Upon visiting the Temple Bar Markets, you’ll find items such as second-hand books at the aptly-named Book Market and handmade jewelry and ceramics in the Designer Mart. You will also find organic fruit and vegetables, baked goods, artisan breads, and Irish cheeses at the Food Market.
Best of all, much of the food is sold in bulk so you can go package-free, even if you’re just picking up a few snacks for later. Bring a lightweight, reusable shopping bag to carry your goods as you will have plenty to carry. Don’t forget to use our code HIDDENLEMUR10 and receive a 10% discount.
The Temple Bar Markets are only a few minutes’ walk from each other. Start your shopping at the Designer Mart on 8 Cow’s Lane, walk along Lord Edward St. to get to the Book Market in Barnardo Square. You can finish up at the Food Market in Meeting House Square.
Go on a Whiskey Crawl
There’s a whiskey revival happening in the heart of Dublin! Though Irish liquor once reigned supreme, the industry fell on hard times during much of the 20th century. It was nearly done in as Scottish whisky and American bourbon rose in popularity.
But that’s not the case anymore! Now you don’t have to go far for a wealth of craft distilleries in Dublin. While everyone else is taking the Jameson tour, you can avoid the crowds and enjoy a much more intimate experience at three new distilleries located in Dublin’s Liberty neighborhood: Roe & Co, Pearse Lyons, and Teeling Whiskey. Your visit will include a history of the distilleries, a crash course in the whiskey-making process, and a taste or two of the spirits.
Did you know? The “e” in whiskey distinguishes the Irish drink from its Scottish and Canadian counterparts, where it’s spelled “whisky.”
Experience Dublin’s Biodiversity
After all that walking, you’ll want to stop and smell the roses – or at the very least, take a pause in Phoenix Park, one of the best places to visit in Dublin. At 1,750 acres, it’s one of Europe’s largest parks and with over 20 different wild flora and fauna habitats, a crucial vehicle for the city’s biodiversity.
There’s also a ton of different activities to do in the park. Rent a bike, go for a run along the paths, picnic on the lawns, watch a pickup cricket game, visit the Victorian People’s Flower Garden, or try to spot some of the 600 wild fallow deer that roam through the wooded pastures. You can enter the park from a number of different locations, but the Victorian People’s Flower Garden is located between the Parkgate Street entrance and the North Circular Road Gate entrance.
Take a Howth Head Hike
Breathing in the sea salt air while watching the waves crash onto cragged cliffs is one of the best things to do in Ireland. But you don’t have to stray too far from Dublin to get your fill of epic views and quaint fishing villages.
Howth is a peninsula on Ireland’s east coast and a fantastic destination for a quick escape from the city. There are a number of different hiking trails of varying difficulty that run through the rugged terrain, but booking a guided tour will ensure you take the path that best suits your needs and ability.
We recommend this half-day hike from Tours by Locals – your guide will meet you outside the Howth train station and after the hike, point you in the direction of the town’s best restaurant!
Stay at a Green Hotel
Located in the vibrant Portobello neighborhood and an easy walk from some of the most famous attractions in Dublin, the Iveagh Garden Hotel is considered Europe’s first sustainable hotel. The owners partnered with a renewable energy company to retrofit a 20th-century bank so that the hotel could source all of its energy from The River Swan, which runs 50 meters below the building. This river acts as an energy reserve for cooling and heating the hotel without burning any energy fuel, which in turn gives the building the lowest possible carbon footprint.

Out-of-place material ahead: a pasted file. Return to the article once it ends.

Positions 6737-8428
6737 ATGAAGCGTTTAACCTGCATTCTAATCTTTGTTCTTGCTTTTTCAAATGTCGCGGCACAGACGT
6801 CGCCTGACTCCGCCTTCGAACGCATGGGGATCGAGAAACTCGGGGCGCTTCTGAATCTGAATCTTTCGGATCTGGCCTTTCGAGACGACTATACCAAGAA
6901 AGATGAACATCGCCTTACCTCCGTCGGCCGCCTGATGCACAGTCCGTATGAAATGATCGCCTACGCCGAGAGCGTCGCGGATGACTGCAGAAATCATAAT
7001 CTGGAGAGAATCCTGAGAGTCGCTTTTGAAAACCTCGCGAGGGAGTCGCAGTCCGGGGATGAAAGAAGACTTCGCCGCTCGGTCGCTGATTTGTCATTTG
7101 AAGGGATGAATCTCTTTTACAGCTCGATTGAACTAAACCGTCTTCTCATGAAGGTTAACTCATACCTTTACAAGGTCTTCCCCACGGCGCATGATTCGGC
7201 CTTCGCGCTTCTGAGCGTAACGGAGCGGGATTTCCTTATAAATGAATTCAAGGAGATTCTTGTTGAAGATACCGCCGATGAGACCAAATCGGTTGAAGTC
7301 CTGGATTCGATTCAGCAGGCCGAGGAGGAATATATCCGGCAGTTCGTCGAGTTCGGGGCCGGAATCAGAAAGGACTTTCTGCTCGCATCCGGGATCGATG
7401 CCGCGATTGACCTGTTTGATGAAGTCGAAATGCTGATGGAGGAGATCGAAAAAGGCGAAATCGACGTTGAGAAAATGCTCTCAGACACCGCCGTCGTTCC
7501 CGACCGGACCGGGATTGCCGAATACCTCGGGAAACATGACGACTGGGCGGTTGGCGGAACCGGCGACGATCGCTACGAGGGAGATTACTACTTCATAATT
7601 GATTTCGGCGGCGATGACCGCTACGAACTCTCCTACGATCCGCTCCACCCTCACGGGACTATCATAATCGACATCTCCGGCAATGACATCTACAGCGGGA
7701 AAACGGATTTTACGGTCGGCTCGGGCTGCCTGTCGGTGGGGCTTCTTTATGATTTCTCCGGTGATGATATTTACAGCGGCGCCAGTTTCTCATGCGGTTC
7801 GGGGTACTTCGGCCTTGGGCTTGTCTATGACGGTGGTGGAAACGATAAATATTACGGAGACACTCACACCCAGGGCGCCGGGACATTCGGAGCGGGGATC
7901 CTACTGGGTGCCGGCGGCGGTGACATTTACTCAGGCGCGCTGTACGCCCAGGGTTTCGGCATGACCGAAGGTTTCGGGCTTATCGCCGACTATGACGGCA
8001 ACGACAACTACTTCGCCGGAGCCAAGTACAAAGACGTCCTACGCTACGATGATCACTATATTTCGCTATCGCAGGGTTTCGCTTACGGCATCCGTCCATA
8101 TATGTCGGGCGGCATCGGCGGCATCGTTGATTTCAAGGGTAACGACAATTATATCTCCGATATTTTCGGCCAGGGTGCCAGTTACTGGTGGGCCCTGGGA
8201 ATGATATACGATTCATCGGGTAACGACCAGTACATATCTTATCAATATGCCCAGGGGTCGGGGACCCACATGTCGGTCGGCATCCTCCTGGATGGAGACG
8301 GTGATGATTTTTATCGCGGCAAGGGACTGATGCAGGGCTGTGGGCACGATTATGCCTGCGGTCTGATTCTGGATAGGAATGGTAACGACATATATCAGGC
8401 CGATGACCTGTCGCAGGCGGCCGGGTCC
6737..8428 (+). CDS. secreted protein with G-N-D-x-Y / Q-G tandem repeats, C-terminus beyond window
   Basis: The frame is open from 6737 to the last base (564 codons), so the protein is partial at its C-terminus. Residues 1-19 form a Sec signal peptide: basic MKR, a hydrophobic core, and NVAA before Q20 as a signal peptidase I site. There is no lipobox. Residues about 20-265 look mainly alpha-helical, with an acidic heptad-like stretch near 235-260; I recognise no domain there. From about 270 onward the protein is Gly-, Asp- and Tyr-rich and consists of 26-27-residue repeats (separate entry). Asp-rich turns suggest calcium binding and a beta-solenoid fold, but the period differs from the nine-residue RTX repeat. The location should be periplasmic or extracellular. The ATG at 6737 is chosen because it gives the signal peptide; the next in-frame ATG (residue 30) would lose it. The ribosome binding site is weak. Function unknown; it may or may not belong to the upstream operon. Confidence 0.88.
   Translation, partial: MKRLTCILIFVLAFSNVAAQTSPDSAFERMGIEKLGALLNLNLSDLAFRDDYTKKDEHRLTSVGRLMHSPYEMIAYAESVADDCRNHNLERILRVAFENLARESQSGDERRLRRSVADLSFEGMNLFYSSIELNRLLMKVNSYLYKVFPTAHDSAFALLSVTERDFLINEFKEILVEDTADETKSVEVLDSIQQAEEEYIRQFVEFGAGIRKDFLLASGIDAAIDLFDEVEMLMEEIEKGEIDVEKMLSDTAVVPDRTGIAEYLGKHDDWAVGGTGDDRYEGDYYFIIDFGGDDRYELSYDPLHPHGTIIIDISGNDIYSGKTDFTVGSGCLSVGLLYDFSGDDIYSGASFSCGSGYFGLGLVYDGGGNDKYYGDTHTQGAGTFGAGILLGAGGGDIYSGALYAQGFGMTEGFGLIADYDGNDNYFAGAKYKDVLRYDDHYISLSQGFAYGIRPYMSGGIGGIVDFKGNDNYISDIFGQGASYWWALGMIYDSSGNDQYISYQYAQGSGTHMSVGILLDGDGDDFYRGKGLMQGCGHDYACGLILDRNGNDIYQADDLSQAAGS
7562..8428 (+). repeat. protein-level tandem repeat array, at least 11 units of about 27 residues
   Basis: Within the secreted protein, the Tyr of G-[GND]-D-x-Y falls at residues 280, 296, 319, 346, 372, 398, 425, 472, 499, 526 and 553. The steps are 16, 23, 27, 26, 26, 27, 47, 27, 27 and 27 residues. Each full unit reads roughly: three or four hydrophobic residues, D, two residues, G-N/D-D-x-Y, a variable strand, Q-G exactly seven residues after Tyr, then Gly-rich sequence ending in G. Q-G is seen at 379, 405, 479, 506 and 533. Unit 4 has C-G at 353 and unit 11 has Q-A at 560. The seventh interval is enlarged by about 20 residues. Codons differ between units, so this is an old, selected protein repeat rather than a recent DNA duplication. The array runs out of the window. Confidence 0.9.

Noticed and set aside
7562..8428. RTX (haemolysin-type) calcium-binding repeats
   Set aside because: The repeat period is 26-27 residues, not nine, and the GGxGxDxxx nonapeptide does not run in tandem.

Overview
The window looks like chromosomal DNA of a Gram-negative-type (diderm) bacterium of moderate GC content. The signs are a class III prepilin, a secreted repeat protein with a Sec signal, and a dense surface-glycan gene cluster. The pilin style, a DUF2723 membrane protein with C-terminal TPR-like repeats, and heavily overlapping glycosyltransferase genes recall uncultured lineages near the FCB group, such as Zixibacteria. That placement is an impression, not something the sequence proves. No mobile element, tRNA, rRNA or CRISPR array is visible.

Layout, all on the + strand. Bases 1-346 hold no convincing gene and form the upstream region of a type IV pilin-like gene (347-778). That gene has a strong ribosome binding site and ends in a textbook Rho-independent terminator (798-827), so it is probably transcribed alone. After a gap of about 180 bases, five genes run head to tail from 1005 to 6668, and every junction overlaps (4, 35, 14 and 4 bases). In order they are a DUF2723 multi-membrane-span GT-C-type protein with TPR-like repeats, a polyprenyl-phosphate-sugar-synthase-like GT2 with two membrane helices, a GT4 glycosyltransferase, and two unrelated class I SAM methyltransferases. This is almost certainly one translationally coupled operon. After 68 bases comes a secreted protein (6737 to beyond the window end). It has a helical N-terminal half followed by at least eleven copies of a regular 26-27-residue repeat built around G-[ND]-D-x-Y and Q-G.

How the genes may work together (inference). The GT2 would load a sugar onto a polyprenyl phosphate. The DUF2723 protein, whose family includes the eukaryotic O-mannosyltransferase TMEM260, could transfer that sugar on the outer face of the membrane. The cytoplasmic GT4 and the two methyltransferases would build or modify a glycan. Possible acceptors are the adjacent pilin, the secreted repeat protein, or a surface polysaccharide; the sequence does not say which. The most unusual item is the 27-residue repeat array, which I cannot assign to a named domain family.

Did you already make other accommodations? Elle’s Bistro is the onsite restaurant that serves traditional Irish fare made with fresh, local ingredients in the hotel’s outdoor Botanical Garden terrace!
Tips for Visiting Dublin, Ireland
Thanks to the numerous exquisite destinations, Dublin is among the best places to visit in Ireland. Here are some tips to help you move around seamlessly:
When to go to Dublin
Keep in mind that Ireland is pretty far north compared to America and mainland Europe and in the height of summer, Dublin can have nearly 17 hours of daylight – but with it comes large crowds, cruise ship day trippers, and high prices.
Conversely, this also means that the sun sets around 4pm in December and popular attractions will have reduced hours, but you’ll find shorter lines and better prices on accommodations. Spring and fall are the optimal times for Dublin travel, as the crowds will be thinner and hotel rooms more available.
Thinking about celebrating St. Patrick’s Day in Dublin? This is one of the must-do things to do in Dublin for many people and a fantastic way to experience one of the world’s greatest parties. But a trip like this requires a lot of planning and patience. You’ll need to book your accommodations at least six months in advance and be prepared for massive crowds and peak prices on everything.
What to Pack for Dublin
Layers! Due to its position in the North Atlantic, Ireland’s weather can be chilly and rainy one moment and warm and sunny the next. A lightweight raincoat will be your friend in Dublin, and I personally like to pack at least one pashmina to wear as a cute wrap or scarf.
You can leave the hiking boots at home, but you’ll want a good pair of comfortable and stylish walking shoes for sightseeing in Dublin. Pack a second pair of shoes you won’t mind getting dirty if you are planning to explore outside the city, as the countryside can be quite muddy. Need some inspiration? Check out our guide to the best sustainable travel shoes.
How to Get Around Dublin
Dublin’s immediate city center is extremely walkable but you’ll probably want to take some form of transportation to get to some of the parks, breweries, or distilleries. Luckily, Dublin has an extensive public bus system that’s safe and affordable for travel within the city. If you’re heading to other parts of the country, the DART train is Ireland’s rail service to cities like Belfast, Galway, and Cork, or you might consider grabbing a multi-day Eurail pass which will include travel to Belfast in Northern Ireland.
The Bottom Line
There you have the best things to do in Dublin, Ireland. As evident, there are a ton of adventurous activities and top places to go. With a proper itinerary and a reliable tour provider, you can explore Dublin’s breadth eco-consciously.